Direct Line magazine

Electric vehicle jargon explained

Updated on: 7 September 2022

electric car charging

If you’re thinking about buying an electric car, some of the technical terms can be difficult to understand.

We want to make it as easy as possible for you to switch to an electric car, so here’s our jargon buster to help you out.

We’ve rounded up 10 common terms that you’re likely to come across on your electric car journey.

Range anxiety

This is a term you’ll come across a lot when you’re researching electric cars.

Range anxiety is the fear that you’ll run out of battery power before you get to your destination or reach a charger.

While it’s a common phrase, there’s not much to worry about because most electric cars have very accurate range that tells you how many miles you’ve got left before you need to charge.

The majority of electric cars also have built in sat-navs or an app that will direct you to the nearest charging point before you run out of juice.

AFV

AFV stands for Alternatively Fuelled Vehicle.

In other words, it’s a vehicle that runs on something other than petrol or diesel.

AFVs are powered by fuel sources like electricity, solar, biodiesel, ethanol, propane, compressed air, hydrogen, and liquid natural gas.

Spending less on fuel and reducing carbon emissions are some of the main benefits of using and AFV.

BEV

A Battery Electric Vehicle – a car that gets its power solely from a battery, that you charge by plugging it in.

This is probably the type of car you’re interested in if you’re thinking of going electric.

BEVs don’t omit any CO2 and when the battery runs out of power they stop.

The Government is banning the sale of new petrol or diesel cars by 2030 and hybrid vehicles by 2035, which means you’ll only be able to get around if you’re powered solely by electric.

Hybrid

A hybrid is a petrol or diesel car that has a battery and electric motor to help it be more efficient.

It works by capturing the energy that’s usually wasted when you slow down or brake and puts the motor in reverse, so it becomes a generator.

That energy is used to power the car when restarting after you stop or if you want a bit more acceleration.

To improve efficiency further, you can get a plug-in hybrid, that uses mains electricity to charge a larger battery.

This allows you to use the electric motor more and even turn the petrol engine off completely for shorter journeys.

Degradation

Degradation happens when electric car batteries get old and lose some of their capacity to hold power.

It can be caused by extreme cold or heat and it’s a good idea to learn about how to protect your battery.

The good news is most batteries in modern electric cars are built to last and will provide you with a useful range for the lifetime of the vehicle.

You can check the condition of your battery by checking the State of Health (SoH) on the car’s menu.

ICEd

ICE stands for Internal Combustion Engine, or in other words, a petrol or diesel car.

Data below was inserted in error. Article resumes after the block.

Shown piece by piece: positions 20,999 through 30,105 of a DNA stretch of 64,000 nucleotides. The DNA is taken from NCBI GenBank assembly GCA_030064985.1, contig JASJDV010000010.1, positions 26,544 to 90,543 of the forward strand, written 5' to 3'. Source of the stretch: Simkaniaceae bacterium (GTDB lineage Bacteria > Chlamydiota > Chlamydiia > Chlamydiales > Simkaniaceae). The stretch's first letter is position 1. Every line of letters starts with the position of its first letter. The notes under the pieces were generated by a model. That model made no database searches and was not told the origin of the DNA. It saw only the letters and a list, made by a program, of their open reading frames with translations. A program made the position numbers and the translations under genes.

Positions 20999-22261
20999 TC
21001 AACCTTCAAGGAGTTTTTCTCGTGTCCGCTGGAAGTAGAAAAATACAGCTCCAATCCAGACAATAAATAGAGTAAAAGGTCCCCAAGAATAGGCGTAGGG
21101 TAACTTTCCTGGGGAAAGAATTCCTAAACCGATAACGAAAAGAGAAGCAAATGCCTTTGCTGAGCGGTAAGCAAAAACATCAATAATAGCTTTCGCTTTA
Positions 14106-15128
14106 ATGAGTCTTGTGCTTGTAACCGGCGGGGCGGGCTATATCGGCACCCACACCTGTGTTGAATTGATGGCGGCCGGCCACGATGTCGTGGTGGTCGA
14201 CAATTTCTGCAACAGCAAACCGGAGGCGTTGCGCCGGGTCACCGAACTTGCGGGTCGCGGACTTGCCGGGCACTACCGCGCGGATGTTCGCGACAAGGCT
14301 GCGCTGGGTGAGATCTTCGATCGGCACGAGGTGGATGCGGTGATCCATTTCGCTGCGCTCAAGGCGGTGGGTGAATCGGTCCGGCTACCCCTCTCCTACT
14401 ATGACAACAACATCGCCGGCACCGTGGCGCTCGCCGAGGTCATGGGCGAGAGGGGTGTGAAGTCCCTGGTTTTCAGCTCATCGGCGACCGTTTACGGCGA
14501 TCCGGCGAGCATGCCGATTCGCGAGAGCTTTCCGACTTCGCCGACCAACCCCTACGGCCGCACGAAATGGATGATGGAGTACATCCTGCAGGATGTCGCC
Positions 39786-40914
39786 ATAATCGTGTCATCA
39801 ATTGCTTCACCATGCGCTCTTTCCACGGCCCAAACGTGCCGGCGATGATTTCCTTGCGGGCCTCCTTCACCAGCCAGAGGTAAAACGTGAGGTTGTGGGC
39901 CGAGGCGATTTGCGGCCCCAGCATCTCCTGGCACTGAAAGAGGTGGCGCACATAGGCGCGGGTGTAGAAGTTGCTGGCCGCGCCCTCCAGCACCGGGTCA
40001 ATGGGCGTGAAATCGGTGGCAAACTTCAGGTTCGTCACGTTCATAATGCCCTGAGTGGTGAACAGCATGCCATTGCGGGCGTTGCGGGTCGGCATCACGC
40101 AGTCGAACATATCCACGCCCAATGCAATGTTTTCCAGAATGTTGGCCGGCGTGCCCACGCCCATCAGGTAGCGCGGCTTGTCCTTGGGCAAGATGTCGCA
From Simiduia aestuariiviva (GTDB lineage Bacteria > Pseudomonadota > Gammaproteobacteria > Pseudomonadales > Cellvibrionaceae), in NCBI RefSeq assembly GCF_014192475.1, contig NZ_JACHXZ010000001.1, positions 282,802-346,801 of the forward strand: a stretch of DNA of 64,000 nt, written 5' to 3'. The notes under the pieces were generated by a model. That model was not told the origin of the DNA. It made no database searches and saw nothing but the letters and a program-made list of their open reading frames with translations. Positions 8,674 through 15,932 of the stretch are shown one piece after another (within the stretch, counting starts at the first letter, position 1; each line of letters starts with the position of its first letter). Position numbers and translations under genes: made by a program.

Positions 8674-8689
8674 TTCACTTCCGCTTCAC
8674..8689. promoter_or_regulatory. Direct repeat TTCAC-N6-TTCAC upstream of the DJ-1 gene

When an ICE parks in a space with an electric charging point it really upsets electric car drivers. This is known as being ICEd.

Rapid charging

This is the fastest way to charge your electric car.

It’s usually the most expensive but should be cheaper than filling your car up with petrol or diesel.

You can find rapid chargers at service stations or public charging points and are best used to top your battery on long journeys.

A rapid charger can top your battery up to 80% capacity in 20-40 minutes.

Regenerative braking

Regenerative braking is a really clever feature on electric cars.

As soon as you take your foot off the accelerator pedal, the motor goes into reverse and becomes a generator, harnessing the energy to top up the battery.

WLTP range

This is an official figure that tells you how far your electric car can travel between charges.

However, it’s not as simple as that – there are a lot of other factors that influence the range you can get out of your electric car.

You won’t fully know the true extent of your car’s range until you try it yourself.

Things like motorways, hills, cold weather and driving fast all eat up your battery’s power.

WLTP stands for Worldwide harmonised Light vehicles Test Procedure, which is an assessment that takes real world conditions into account when estimating the range of electric vehicles.

It’s good practice to knock around 20% of this figure to get an idea of what distance your electric car can comfortably cover.

kW and kWh

A kilowatt is a unit of electricity used in all sorts of measurements for electric car owners, from battery size and energy efficiency to charging speeds and energy costs.

A kilowatt (or 1,000 watts) is roughly the amount of power needed to run a small electric heater. So, if you switched on that heater for an hour, you’d use 1kWh of energy.

According to Electrifying.com, an average electric car, has a 52kWh battery, so should be capable of powering the heater for 52 hours.

Instead, it’s used to power a motor which will take an average electric car 242 miles.

That means it uses 0.21 kWh per mile – which is its measure of efficiency, in a similar way to miles per gallon in a petrol car.

The kW can also indicate how fast a car will charge and how much it will cost. 

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